2019 Alabama Player Spotlights

2019 Player Spotlight: WR Jaylen Waddle

Jaylen Waddle punt returning
Marvin Gentry - USA TODAY Sports

As we hit the summer portion of the offseason, Touchdown Alabama Magazine will release a series of player spotlight pieces on starters and marquee contributors for the 2019 football season. In these articles, we will dive into the strengths and weaknesses of each player, provide expectations for 2019, give NFL Draft projections for those who are eligible, and conclude with how each one can impact the team. 

The sixth offensive player is Jaylen Waddle. 

Jaylen Waddle’s attributes 

-Position: Wide Receiver 

-Classification: Sophomore 

-Height/Weight: 5-11/182 pounds 

-2018 stats: 45 catches, 848 yards, 7 TD receptions 

Strengths 

-Speed 

-Hands 

-Explosive plays 

Summary: He arrived at Alabama as a five-star receiver from Houston, Texas in the 2018 recruiting cycle; however, Jaylen Waddle earned a nickname before the Crimson Tide would take on Louisville to start last season.

According to multiple players, he was referred to as the “human joystick” with how explosive he was after catching the football. The name not only made sense, but it also frustrated defensive coordinators throughout his freshman campaign. 

Waddle finished third on the team in receptions (45), second in receiving yards (848) and tied for third in touchdowns (seven). His jaw-dropping average of 18.84 yards per catch was not only good for second on Alabama’s roster, but it also placed him sixth in the Southeastern Conference and 18th in the nation.

Waddle posted three 100-yard performances – including one in the SEC Championship Game versus Georgia, where he had 113 yards with one score on four catches. 

RELATED: 2019 Player Spotlight: WR DeVonta Smith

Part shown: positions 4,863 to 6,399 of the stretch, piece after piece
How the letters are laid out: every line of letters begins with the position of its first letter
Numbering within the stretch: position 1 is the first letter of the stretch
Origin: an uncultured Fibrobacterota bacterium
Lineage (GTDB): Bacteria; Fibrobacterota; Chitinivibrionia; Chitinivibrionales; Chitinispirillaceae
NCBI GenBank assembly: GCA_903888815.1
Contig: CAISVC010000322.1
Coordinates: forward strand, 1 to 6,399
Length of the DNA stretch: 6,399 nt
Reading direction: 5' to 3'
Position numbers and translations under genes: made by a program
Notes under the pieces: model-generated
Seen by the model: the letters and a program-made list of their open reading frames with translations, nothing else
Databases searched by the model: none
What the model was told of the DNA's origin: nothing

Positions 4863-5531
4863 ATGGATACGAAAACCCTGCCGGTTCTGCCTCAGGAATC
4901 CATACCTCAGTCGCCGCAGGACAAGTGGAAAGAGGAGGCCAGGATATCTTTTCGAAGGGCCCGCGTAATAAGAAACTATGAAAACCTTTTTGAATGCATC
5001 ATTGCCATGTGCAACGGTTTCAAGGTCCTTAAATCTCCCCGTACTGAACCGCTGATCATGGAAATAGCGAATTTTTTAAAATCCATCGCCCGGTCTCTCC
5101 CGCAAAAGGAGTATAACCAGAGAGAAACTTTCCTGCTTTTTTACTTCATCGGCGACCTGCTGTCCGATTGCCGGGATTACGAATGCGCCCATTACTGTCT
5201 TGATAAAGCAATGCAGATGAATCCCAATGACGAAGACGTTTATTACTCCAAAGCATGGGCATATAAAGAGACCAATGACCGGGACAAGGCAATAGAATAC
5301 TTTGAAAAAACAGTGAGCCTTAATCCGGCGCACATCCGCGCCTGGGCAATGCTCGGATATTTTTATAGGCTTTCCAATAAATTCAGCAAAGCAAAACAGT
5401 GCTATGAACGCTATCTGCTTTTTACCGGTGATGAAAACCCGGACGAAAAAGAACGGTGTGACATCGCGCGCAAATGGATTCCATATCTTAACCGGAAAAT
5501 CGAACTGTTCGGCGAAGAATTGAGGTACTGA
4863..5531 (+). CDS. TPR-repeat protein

His average of 14.56 yards per return was good for second in the SEC and fifth in all of college football.

For a recruiting class that barely finished in the top-five, Waddle put it on the map as he was named SEC Freshman of the Year and received honors as a Freshman All-American.

He also made the SEC’s All-Freshman Team for his honors in 2018.  

While most receiver possess one gear, the sophomore has three to four different forms of acceleration that baffles defensive backs. Upon him catching the ball, chances of him taking passes to the end zone increase dramatically.

This type of speed, mixed with his hands and instincts in space, makes for high-caliber plays and highlights only seen on SportsCenter. 

Weaknesses 

-More chances on special teams 

Summary: This is not necessarily a weakness for Waddle, but it is something for Alabama’s coaching staff to take advantage of. Opposition punted the ball to the native Texan to start last season, because it did not know what to expect. After seeing his play-making abilities a few times, they started kicking away from him – which limited his access. 

For the Tide, it would be a good idea to start Waddle on kickoff returns too. 

This gives him a stage to be all the more dangerous, especially given the fact that a ball kicked out-of-bounds results in a penalty.

Nick Saban watched his bunch do a solid job of blocking last year, so using Waddle here would better his chances of seeing the end zone more.  

Expectations for 2019 season 

Alabama fans could not have asked for a better freshman year from Waddle, but it’s about improvement when one is part of Saban’s process.

Should his quarterback, Tua Tagovailoa, remain upright throughout next fall, a 1,000-yard performance is not a hard task for him. 

Waddle has a chance to be the SEC’s Offensive Player of the Year and become a First Team selection for the conference. While his teammate, Jerry Jeudy, is the reigning Fred Biletnikoff Award winner, he better keeps eyes on Waddle.

The sophomore is in line for that honor as well. 

Switching from Josh Gattis to Holmon Wiggins is not easy; nevertheless, the idea for Waddle is continuing to find ways to keep defenders off balance.

If he can do that, next season will be successful.  

Conclusion 

Jaylen Waddle caught people by surprise and took the college game by storm. 

Opponents will be ready for him come August, but can they stop him? It is a question all will have to answer as he competes against some of the best defensive backs at practice.  

When talking to current players about him, yours truly of Touchdown Alabama Magazine was told on how he is very different to tackle. It is hard to game plan and provide a scheme against someone who is that dynamic and can hurt a defense in numerous ways. In speaking with former Alabama receiver Matt Caddell, he referred to Waddle as “Mr. Electricity” on In My Own Words and he’s back for more damage.  

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Stephen M. Smith is the managing editor and senior writer for Touchdown Alabama Magazine.  You can “like” him on Facebook or “follow” him on Twitter, via @CoachingMSmith.

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